The cirriculum at Lifehacker U is rich and deep, but it may not reflect all of your areas of interests or expertise. If you're looking for more or more varied course material, here are some resources to help you find great, university-level online classes that you can take from the comfort of your desk, at any time of day.
  • Academic Earth curates an amazing list of video seminars and classes from some of the world's smartest minds, innovators, and leaders on a variety of topics including science, mathematics, politics, public policy, art, history, and more.
  • TED talks are well known for being thought provoking, interesting, intelligent, and in many cases, inspiring and informative. We've featured TED talks at Lifehacker before, and if you're looking for seminars on the web worth watching, TED is worth perusing.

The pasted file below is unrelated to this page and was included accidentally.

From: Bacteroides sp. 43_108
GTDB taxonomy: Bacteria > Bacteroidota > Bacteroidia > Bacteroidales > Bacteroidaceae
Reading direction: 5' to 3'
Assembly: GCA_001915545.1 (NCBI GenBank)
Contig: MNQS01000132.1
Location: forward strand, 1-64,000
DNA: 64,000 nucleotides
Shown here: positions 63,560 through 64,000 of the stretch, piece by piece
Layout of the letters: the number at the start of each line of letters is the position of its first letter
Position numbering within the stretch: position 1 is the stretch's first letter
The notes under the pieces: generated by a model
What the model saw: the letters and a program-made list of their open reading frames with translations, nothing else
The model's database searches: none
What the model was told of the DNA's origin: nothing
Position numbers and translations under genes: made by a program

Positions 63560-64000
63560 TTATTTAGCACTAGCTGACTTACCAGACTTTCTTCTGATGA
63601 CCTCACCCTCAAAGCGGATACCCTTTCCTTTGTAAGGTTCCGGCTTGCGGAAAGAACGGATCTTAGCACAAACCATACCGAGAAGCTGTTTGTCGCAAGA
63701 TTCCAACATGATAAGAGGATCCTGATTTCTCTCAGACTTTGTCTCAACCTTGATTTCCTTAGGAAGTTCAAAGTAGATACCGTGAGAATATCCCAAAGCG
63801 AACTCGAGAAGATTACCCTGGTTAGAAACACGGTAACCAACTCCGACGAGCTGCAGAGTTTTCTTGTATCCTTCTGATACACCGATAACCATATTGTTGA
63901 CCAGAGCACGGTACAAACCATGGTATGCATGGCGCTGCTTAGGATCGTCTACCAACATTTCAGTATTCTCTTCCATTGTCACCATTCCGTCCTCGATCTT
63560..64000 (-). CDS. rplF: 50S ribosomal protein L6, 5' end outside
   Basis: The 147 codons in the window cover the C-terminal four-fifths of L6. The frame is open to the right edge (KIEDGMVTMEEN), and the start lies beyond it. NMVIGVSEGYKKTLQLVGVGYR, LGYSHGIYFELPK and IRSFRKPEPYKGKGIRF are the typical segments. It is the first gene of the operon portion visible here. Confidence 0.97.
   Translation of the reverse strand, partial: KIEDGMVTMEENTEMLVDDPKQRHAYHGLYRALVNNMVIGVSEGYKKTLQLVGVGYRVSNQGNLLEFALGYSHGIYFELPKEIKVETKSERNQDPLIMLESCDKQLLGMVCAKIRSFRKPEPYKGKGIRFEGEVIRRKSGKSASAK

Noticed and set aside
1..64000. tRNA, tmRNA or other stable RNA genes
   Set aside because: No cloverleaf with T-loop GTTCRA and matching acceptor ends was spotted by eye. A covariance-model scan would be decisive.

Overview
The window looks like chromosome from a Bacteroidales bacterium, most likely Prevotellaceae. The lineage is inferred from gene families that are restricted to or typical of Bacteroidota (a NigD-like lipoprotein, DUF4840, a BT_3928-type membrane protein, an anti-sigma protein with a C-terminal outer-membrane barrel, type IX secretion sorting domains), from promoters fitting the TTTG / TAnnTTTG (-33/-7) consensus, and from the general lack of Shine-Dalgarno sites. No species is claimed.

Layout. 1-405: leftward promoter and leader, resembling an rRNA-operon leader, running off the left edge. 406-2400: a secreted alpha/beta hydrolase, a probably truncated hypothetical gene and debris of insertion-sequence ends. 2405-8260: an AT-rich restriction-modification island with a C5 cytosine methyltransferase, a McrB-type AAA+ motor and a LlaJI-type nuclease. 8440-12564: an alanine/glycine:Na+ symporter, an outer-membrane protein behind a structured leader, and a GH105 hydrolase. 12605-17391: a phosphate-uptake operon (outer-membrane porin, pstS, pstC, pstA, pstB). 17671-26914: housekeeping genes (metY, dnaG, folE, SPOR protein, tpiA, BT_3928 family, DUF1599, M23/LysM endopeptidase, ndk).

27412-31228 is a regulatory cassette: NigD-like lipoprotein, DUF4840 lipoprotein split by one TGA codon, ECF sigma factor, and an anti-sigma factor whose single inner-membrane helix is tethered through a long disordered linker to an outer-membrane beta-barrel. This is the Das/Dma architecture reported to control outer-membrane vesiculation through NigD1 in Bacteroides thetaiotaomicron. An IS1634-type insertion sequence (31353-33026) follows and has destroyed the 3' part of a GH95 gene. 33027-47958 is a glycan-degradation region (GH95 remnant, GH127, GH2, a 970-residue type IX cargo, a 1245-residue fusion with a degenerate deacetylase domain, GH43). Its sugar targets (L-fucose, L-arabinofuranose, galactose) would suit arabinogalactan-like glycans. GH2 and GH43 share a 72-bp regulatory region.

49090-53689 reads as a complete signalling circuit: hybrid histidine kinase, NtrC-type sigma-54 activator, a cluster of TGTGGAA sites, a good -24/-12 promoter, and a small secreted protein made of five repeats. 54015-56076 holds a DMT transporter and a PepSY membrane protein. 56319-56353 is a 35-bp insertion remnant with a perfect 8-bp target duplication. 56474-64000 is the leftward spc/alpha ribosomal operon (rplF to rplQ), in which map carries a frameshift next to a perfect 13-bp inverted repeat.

• edX is a collection of free courses from leading Universities like the University of California, Berkeley, MIT, and Harvard. There aren't many, but the ones offered are free, open to the public, and they rotate often.
  • Coursera has a broad selection of courses in-session or beginning shortly that you can take for academic credit (if you're enrolled) or just a certificate of completion that shows you've learned a new skill. Topics range from science and technology to social science and humanities, and they're all free.
  • Udacity offers a slimmer selection of courses, but the ones offered are not only often for-credit, but they're instructor led and geared towards specific goals, with skilled and talented instructors walking you through everything from building a startup to programming a robotic car.
  • The Saylor Foundation offers a wide array of courses and entire course programs on topics from economics to political science and professional development. Interested in a crash course in mechanical engineering? The Saylor Foundation can help you with that.